For the last few days, I’ve been trying to articulate the experience we’ve just had.
It’s kinda one of those once in a lifetime things where ‘you just had to be there’ to appreciate the sheer feat of it all.
I’ve had this dream to ride a motorbike through the Himalayan mountains for the last 7 years and 6 months ago I bit the bullet, booked it and then figured out the how to ride a motorbike part.
Whilst I only ended up with about 600km of on road bike experience prior to setting off, nothing could have prepared me for the adventure that unfolded thanks to Nomadic Knights.
Trust me to not read the fine print. Turns out I’d signed Bob Mp and I up to an extreme off-road motorbike adventure (silly me thought ‘extreme’ was simply referring to the traffic in India – and I’ve been there done that so thought not much of it)
Day one mostly tarmac and some gravely bits: quite pleasant and I started to settle in.
But by day three, after a 10 hour day of full off-road, gravel, water crossings, hairpin bends, dodging trucks, riding on the cliff edge, I realised I’d made the best freaking mistake of my life.
For 14 days straight I had no idea what was coming around each corner (mostly a herd of goats… and definitely always a pothole that could swallow you whole) but with every kilometre I was physically and mentally challenged far and beyond my own capability and wouldn’t change a thing!
We were the complete novices amongst a group of highly experienced riders. I came in last each day, but I definitely wasn’t chasing a podium finish but I can say food tastes better, colours more vibrant after several ‘brushes with death’ on the road 🤣
Yes, I stacked it and ate dirt, 4-5 times that I can remember. I had brushes with traffic that ripped the panniers on my bike – I limped my trusty steed over the finish line on the last day (actually the support crew did – I rode their bike as mine had no brakes after a particularly intimate moment I shared with a concrete wall)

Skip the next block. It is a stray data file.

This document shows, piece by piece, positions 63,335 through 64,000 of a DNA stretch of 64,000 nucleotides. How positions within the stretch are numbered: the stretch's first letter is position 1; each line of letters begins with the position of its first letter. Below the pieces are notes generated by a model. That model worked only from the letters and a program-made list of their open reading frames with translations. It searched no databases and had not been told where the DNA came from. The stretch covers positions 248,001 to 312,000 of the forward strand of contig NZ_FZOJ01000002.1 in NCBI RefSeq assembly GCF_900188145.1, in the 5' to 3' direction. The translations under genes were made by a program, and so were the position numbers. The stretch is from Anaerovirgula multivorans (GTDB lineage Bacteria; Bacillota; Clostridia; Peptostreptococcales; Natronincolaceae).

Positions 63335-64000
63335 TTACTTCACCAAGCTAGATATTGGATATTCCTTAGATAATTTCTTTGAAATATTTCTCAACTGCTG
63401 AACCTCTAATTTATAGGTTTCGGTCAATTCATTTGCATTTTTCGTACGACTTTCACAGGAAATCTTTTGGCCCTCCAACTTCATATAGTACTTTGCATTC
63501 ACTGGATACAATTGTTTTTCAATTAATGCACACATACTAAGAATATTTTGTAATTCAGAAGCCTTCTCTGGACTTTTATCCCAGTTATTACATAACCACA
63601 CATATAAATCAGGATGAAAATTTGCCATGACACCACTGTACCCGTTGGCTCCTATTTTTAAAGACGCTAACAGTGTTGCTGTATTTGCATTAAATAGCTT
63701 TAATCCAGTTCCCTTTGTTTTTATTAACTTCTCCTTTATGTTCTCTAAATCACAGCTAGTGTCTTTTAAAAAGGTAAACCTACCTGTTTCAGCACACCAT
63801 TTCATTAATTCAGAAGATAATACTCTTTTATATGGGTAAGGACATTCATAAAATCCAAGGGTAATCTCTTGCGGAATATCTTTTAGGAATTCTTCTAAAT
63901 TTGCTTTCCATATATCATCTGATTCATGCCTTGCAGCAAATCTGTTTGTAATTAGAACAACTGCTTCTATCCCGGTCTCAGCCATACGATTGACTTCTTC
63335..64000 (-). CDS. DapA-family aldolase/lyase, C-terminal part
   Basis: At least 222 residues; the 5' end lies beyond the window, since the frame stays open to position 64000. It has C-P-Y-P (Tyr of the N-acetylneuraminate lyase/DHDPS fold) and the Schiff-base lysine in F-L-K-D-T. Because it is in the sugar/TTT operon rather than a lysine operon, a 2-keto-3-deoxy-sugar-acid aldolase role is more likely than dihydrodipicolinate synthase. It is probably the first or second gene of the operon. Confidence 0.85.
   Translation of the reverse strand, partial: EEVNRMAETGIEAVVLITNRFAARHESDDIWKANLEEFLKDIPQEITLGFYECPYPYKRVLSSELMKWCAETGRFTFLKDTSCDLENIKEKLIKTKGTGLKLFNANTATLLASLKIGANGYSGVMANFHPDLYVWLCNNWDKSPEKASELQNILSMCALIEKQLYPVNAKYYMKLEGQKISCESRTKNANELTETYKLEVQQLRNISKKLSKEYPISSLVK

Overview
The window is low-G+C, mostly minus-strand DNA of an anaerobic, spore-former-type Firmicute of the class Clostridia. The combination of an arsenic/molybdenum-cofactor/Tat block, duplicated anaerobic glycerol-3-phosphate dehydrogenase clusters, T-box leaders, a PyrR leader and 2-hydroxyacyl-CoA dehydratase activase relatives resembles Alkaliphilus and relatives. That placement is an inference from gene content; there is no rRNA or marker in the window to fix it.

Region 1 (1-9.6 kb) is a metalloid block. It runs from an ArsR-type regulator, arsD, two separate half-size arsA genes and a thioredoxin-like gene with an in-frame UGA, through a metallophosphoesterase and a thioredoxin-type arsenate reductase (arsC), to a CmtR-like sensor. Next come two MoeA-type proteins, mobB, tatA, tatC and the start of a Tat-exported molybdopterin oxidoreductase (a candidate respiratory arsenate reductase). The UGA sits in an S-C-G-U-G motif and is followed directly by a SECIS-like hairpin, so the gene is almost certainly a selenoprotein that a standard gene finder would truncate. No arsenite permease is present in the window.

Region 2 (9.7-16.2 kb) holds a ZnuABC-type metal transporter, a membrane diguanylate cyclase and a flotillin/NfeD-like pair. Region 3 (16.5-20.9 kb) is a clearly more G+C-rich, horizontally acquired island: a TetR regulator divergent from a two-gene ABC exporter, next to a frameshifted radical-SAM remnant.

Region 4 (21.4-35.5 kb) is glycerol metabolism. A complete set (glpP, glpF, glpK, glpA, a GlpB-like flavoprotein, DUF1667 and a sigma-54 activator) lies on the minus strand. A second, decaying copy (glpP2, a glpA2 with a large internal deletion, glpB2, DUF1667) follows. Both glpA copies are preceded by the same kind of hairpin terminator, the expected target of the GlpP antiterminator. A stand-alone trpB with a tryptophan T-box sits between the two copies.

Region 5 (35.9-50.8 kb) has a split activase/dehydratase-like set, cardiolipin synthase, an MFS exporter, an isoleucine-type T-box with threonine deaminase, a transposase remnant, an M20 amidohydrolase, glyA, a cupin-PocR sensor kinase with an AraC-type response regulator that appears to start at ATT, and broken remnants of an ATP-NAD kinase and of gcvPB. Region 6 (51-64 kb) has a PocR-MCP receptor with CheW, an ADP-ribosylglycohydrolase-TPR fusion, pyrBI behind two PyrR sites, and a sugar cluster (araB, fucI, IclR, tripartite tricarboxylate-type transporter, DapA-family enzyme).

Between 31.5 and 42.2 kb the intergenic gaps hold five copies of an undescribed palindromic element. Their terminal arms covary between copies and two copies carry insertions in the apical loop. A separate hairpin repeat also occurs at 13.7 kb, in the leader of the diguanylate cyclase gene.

I used to think I loved adventure. But I realised early in this trip that it’s not really about the adventure, but about what being COMPLETELY out of your comfort zone does for your body and mind. It shows you, you are far more capable of what your comfortable life leads you to believe. It re-wires neurons in the brain that create new stories of self – belief and it helps you put into real perspective the things in life that are (or aren’t) worth your time and energy.
After trekking to Everest Base Camp, this was by far the hardest thing I have ever done in my life (and I paid for the pleasure??! Hahahah). The most physically demanding, requiring unshakeable mental focus for some days 14 hours on the road (remember those trucks, goats and potholes? you can’t switch your brain off for a second)
The hardest, but by far the most incredible thing I have done in life so far. Yes it hurt, yes it was cold (and then bloody hot) it was exhausting and most didn’t end with a nice hot shower and soft mattress… but if you asked me if I’d do it all again, I’m already trying to figure out the dates for another ride next year…
Of course the photos don’t do it justice, but I’ll share some of them here because I can’t wait for Facebook memes to remind me of the first time I rode with Alex Pirie, Vidhya and his exceptional team – in years to come!
If you don’t go to the nursing home having scared yourself to half death and bitten off more than you can chew… did you ever really live???
Thakur Ravi Banyal Lovely Sharma Ashraf Khan Ru Ben Andy Matthews Peter Hudec John Blenkin Russell Quilter and the rest of the June 2023 crew.
Roof Of India